This is the start of a series reflecting back on the self-described Great American Roadtrip that David and I took in July. See our itinerary here!
Plops of soap were landing on my bathroom floor.
I’m not much of a shaver. Despite being a overgrown Italian, the leg on my hair prefers to come in blonde. This blesses me to forget I even have hairy legs, sometimes. With vacation on it’s way though, I thought to myself, maybe I should finally rid of it?
Is that what society wants?
Will it expose me to the ozone and help me get more tan? Probably.
So I decide to stream the entire series of Vida on Starz (amazing, plz watch) and begin the 2 hour long process of parting with around 4 months of leg fuzz.
For some reason, I thought the day before I left could be relaxing. But as the timer ticked up, my list of to-do’s seemed to somehow get even longer. Check the pet’s microchip numbers. Water all of the plants. Make sure the house is clean for the dog-sitter. Shave my stupid legs.
Oh, and pack.
By the time I’d finished everything, I’d watched all of Vida and had stuffed my suitcase well into midnight. We were supposed to leave at 4 in the morning.
The drive to Albuquerque from St. Louis is 16 hours long. I’d decided early on that I was going to complete the trek in one go because I did not want to waste the time/money on a motel. Last year I’d made the same drive and stayed in a middle-of-nowhere Oklahoma motel. As I snuggled into my nonsmokers/still smokey smelling room, I thought about how dumb it was that I was even there. I could have made the drive! Easy!
BLEP BLEP BLEP. Then my alarm reminded me, hey, it’s 2018 and the present and you are in bed and you gotta get up and drive to New Mexico again now.
After forcing Lola into a hug and nearly weeping over how much I’d miss her, we were onto the road.
Driving in the early morning with David always feels like a special secret. While everyone else snores on, we are instead quietly racing through the pink, morning hue, on an adventure where no one else is invited. We drive straight through the winding Ozark mountains and by the time we reach Oklahoma, the sun is finally awake.
As I pass through toll after toll after evil Oklahomian toll, David closes his eyes and assumes car-sleeping position. I put on a podcast but can feel my eyes getting heavy. Oh no. We are only 5 hours in. So, as one does, I began hitting myself. Wake up! Wake up!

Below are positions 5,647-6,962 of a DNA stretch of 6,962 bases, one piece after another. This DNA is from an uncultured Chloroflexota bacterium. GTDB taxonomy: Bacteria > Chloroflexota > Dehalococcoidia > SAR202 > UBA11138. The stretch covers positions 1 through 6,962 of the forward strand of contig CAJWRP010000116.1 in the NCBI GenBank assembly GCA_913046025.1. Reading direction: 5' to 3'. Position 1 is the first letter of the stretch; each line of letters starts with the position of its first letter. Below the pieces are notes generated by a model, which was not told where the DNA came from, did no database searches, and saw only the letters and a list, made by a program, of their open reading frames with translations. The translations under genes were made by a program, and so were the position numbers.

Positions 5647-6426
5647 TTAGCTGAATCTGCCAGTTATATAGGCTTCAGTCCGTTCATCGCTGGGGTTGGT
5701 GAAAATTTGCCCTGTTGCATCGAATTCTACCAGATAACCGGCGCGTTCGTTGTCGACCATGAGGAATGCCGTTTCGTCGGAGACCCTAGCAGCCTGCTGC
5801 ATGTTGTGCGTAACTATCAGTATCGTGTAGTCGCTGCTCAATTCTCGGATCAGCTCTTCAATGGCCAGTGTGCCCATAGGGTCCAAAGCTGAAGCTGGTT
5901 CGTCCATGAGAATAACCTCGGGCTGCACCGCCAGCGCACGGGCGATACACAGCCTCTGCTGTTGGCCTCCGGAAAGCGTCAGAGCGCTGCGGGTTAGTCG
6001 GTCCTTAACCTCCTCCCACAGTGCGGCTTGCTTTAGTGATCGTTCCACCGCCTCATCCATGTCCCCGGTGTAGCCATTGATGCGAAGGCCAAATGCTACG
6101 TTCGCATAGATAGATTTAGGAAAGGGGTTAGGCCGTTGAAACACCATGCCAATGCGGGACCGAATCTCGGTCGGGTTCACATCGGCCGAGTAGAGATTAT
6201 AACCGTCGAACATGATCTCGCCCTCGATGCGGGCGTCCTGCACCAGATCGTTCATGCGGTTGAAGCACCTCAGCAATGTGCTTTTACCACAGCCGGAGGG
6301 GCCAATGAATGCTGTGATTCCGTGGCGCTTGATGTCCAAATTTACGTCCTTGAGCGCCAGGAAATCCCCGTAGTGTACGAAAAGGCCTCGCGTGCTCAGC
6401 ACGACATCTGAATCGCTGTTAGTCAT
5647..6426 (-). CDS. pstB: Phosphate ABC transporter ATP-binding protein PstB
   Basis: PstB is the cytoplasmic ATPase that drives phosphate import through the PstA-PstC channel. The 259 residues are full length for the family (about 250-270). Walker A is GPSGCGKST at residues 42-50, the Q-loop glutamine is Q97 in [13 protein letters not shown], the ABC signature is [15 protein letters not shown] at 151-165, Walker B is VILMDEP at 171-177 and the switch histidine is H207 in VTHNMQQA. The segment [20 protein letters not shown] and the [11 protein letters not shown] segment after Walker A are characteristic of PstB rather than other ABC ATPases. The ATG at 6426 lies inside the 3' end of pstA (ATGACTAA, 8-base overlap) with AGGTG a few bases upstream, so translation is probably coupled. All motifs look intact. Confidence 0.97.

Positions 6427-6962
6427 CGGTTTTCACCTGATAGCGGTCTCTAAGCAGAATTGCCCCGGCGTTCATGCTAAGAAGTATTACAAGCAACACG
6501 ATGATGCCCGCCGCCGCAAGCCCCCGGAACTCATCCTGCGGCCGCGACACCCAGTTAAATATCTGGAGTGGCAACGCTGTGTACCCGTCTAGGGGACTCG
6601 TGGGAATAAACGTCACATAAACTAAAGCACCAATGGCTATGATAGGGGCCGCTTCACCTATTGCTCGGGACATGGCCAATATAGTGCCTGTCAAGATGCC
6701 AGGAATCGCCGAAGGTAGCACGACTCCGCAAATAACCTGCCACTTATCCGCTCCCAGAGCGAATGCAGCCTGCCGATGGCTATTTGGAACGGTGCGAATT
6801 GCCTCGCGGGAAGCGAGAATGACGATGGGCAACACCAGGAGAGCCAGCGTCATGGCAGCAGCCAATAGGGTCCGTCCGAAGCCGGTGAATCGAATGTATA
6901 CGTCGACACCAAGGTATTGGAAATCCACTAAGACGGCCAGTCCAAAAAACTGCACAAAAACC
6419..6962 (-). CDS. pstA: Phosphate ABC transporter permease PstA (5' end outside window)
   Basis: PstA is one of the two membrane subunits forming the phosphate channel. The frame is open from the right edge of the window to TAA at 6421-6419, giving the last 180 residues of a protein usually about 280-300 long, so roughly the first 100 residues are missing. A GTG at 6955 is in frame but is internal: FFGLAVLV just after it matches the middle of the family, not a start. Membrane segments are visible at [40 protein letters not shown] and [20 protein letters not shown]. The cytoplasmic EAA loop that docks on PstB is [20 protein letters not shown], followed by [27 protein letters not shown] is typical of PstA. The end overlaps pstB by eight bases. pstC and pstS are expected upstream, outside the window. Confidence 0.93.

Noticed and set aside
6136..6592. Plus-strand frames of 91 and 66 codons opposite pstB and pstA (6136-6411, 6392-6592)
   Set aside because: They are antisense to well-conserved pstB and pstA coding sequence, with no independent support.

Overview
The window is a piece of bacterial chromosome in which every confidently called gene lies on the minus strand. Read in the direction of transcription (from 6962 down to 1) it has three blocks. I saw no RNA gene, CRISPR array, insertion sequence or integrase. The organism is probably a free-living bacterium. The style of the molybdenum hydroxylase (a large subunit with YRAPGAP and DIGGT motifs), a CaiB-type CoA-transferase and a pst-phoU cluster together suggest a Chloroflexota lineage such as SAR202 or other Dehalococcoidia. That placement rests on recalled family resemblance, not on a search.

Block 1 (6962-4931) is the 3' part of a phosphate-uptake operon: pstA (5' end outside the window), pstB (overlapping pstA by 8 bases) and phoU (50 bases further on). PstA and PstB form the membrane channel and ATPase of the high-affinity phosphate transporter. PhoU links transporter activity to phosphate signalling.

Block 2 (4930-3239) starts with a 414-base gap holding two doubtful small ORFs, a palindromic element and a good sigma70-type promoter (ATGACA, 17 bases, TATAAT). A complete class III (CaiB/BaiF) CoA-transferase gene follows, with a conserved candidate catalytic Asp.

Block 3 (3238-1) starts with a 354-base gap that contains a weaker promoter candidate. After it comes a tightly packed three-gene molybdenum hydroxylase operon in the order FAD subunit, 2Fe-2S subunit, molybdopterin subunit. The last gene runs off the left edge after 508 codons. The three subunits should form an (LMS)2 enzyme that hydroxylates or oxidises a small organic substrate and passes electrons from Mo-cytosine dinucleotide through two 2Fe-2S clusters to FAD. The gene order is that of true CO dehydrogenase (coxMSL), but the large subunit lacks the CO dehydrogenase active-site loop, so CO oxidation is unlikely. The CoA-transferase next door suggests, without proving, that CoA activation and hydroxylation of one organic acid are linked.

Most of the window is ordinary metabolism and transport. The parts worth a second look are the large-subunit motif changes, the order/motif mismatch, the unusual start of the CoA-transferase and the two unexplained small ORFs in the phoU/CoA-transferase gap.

The landscape fades from green to red (have you ever noticed how strikingly red the dirt is in Oklahoma?). Soon we are in the tippy-top of Texas and find ourselves at Taco Bell, our lord and savior.
It isn’t until we stuff ourselves with bean burritos that I feel more alert. To make sure the incident doesn’t repeat itself, I stop us in Amarillo for some Starbucks as well – thanks to Rob and Stephani for the gift cards!
At last, after 15 hours of driving, we can see the faded outline of the Sandia Mountains in the distance. We pull off into Santa Rosa to partake in our first official, vacay tourist attraction – so that I can dive into the Blue Hole.
The Santa Rosa Blue Hole is one of seven sister lakes connected by an underground water system. It’s a true oasis, being such a random source of water smack dab in the desert. I almost think it looks fake. Something so blue surely can’t be natural, not when everything I eat contains a chemical. Not when I put serums on my face to stop acne and couch fibers are coated in chemicals.
But it’s real, 130 ft. deep, and 62 degrees all year round.
I almost decide to turn around when I see the vast quantity of people jumping in, doing backflips. I just spent 14 hours in solitude within my rental car confines. I think I’ll just keep going.
David stops me when I announce my decision. “We didn’t drive all the way here so that you could back out.” He’s an expert at stopping me from dissuading myself. I typically try to not let my anxiety talk me out of stuff, but when it does, he is there as backup. He’s a great partner.
I slip into my swimming suit and before I know it I am on the ledge of the ominous water. From up here it looks less inviting. The water is black. I am going to die. People gather around behind me, waiting for me to jump. David is ready, camera in hand. So, in I go.
The minute I hit the water, my body revolts. I surface as quickly as possible and am hyperventilating. Oh my god. I really am going to die! The temperature contrast is too much, too extreme, and I struggle to make my way to the ledge.
“It’s so fucking cold!” I exclaim to David, once safely out. I wrap myself in my towel and realize the insides of my ears are sore, like they touched snow with their bare feet. It’s at this point that I realize that everyone’s reaction is verbatim. Another guy pops up – “It’s fucking cold!” Another one – “IT IS FUCKING COLD.”
It probably isn’t helpful that I just spent an entire day in a toasty, temperature controlled environment and then plunged, with no warning, into a hyperbolic arctic pond. I feel physically ill and have to eat some freeze-dried snap peas to not wanna vom. That is enough adventure for me today. Time to finally get to where we need to go. I crank the heat on in the car, as my body has turned into an ice cube and I need to thaw.
As we approach Albuquerque, the mountains grow bigger and bigger and the sun begins to set. Albuquerque is known for having striking sunset shows, and we watch as the sky turns a vibrant pink and pull over several times to take a massive amount of photos.
And then, at last, we are finally in ABQ. My legs are jelly from driving all day, but I am glad to have conquered the trek in one day.
It’s not until we have finally made it to our motel that we discover we have been cursed by an evil sunset baby…. To be continued…